Often, when individuals, whether in the news or other forms of public media, discuss “black mold” they are talking about a certain type of mold. This mold is scientifically categorized as Stachybotrys Chartarum. It will appear as a greenish black mold in color although it is only deemed “black” mold.
Black mold is also often referred to as “toxic mold”. More often than not, black mold can be seen forming in areas around a home that has higher humidity levels(above 55%) indoors, or in places that have suffered water damage or are more prone to become water-soaked such as basements, kitchens, and bathrooms.
Humid conditions create the ideal breeding ground for the small spores to multiply. The way in which mold reproduces is through these microscopic spores that are created when the conditions are right. Most mold grows, or reproduces, in damp areas, as mentioned previously.
With ever increasing changes in the Earth’s weather patterns, the more “wet” weather, the more chance of having a “black mold” infestation. Your home is more prone to a black mold invasion if you live in an area that is exposed to frequent flooding or extremely wet, and/or humid, conditions.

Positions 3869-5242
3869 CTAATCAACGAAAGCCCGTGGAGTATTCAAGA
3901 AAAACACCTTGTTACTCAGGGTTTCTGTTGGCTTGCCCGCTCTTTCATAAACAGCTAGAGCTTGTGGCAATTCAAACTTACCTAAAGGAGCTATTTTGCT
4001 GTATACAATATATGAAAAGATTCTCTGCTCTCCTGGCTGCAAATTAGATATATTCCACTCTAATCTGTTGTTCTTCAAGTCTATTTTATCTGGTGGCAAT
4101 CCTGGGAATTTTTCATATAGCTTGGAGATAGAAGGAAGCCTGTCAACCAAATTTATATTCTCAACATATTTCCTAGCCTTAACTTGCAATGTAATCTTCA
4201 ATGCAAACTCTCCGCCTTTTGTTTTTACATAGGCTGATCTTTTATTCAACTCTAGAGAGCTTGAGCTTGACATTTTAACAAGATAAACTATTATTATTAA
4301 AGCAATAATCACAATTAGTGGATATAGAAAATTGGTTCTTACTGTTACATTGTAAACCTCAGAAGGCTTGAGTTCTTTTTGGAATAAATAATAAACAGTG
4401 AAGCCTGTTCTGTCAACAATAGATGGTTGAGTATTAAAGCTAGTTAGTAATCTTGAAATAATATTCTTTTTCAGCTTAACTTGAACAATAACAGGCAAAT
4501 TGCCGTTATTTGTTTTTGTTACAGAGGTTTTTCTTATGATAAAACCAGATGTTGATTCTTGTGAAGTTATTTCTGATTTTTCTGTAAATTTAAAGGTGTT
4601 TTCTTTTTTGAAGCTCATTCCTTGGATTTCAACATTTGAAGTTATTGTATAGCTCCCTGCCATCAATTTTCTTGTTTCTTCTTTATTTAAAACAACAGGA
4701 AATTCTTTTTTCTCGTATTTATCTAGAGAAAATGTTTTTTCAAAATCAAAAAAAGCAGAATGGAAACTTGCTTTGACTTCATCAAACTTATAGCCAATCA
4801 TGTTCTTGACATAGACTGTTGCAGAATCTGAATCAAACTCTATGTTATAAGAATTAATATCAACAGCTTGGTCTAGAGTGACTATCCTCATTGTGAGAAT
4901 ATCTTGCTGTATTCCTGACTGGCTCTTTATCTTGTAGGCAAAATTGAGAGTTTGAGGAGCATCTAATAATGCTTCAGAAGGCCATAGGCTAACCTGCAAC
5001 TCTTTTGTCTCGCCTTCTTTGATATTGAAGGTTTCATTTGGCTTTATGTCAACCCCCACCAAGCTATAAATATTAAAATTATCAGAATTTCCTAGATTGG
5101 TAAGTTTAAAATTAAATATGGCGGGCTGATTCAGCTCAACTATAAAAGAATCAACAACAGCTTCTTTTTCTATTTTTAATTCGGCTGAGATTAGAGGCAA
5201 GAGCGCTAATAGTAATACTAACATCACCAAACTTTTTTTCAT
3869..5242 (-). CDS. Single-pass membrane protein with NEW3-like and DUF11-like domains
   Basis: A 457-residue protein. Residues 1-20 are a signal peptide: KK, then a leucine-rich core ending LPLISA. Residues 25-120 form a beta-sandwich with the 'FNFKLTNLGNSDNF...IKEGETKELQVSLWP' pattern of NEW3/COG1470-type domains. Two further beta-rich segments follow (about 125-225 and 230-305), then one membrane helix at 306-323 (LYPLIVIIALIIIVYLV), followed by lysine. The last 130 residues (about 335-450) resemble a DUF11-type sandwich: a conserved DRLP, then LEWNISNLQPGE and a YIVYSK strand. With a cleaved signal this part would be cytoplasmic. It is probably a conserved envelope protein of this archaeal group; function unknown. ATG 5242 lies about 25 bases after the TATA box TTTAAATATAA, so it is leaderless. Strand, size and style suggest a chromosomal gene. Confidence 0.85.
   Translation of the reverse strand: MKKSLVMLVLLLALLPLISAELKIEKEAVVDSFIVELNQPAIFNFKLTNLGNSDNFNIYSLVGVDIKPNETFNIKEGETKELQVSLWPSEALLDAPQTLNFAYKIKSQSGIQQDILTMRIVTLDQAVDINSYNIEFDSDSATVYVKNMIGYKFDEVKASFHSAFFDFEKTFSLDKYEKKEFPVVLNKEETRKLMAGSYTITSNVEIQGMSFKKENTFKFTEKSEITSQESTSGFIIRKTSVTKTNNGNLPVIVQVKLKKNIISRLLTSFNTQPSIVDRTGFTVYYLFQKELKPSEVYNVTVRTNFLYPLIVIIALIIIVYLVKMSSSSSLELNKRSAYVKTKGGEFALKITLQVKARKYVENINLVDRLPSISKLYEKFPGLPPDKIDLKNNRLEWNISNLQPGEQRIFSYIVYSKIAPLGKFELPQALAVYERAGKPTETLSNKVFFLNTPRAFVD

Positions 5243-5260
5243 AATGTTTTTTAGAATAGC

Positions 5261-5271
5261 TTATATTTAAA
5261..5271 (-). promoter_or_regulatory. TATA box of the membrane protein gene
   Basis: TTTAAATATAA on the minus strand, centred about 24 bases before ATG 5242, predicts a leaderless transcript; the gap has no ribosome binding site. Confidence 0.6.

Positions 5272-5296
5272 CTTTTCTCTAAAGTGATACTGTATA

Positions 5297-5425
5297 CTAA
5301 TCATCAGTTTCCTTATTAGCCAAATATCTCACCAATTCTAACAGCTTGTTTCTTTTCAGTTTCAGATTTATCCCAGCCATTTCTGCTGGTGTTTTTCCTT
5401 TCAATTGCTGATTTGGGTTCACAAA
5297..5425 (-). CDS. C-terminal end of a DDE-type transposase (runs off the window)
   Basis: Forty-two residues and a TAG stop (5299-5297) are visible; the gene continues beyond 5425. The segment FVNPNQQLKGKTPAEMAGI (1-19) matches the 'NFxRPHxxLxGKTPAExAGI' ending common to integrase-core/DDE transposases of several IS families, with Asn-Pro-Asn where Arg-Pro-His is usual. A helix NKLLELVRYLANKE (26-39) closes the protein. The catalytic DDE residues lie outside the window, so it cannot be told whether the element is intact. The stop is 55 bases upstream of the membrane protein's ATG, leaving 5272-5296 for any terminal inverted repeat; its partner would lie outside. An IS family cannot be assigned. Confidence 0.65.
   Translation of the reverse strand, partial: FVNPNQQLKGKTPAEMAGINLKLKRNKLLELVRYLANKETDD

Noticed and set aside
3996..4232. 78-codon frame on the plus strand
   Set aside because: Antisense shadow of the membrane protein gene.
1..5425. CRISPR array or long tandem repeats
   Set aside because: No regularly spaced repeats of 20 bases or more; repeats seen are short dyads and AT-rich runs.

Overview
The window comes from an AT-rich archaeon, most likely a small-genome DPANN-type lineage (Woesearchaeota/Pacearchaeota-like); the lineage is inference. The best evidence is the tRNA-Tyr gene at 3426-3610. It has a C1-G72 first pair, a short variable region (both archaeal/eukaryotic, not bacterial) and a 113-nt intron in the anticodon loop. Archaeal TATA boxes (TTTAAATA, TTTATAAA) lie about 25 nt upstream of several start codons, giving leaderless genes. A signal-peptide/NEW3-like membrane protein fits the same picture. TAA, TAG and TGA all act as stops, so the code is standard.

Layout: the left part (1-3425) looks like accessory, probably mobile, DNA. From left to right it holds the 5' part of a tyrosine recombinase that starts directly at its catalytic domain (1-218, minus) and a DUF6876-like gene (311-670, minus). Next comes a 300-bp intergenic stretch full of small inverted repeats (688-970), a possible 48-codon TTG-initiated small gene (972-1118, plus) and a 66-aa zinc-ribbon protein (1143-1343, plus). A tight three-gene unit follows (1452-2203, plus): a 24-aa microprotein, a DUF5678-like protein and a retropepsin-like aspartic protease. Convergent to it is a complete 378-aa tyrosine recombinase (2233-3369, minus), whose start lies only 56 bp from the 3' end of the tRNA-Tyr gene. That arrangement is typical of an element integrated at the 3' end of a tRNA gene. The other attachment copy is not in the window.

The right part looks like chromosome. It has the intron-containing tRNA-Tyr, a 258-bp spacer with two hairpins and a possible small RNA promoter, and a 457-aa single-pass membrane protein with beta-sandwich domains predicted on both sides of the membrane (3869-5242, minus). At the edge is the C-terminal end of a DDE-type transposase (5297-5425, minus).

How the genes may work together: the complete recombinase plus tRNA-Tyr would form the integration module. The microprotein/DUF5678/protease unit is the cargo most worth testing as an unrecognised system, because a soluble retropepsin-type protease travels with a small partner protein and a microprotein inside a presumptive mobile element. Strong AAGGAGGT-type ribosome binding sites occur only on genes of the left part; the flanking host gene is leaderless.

With that said, it is also very common to find black mold growing rampant on gypsum board, more well known as ‘drywall’, which is a major part of any home construction project.
It is important to note that mold spores are all around us all the time and that no home is immune to them. No matter how clean you keep it indoors. You must understand that when mold reproduces, it is damp.
However, when this newly formed grouping of mold dries, it can become airborne, whether this be indoors or out. Due to this, there is always a great possibility that if there is any type of excess moisture build up within your home, mold could begin growing inside.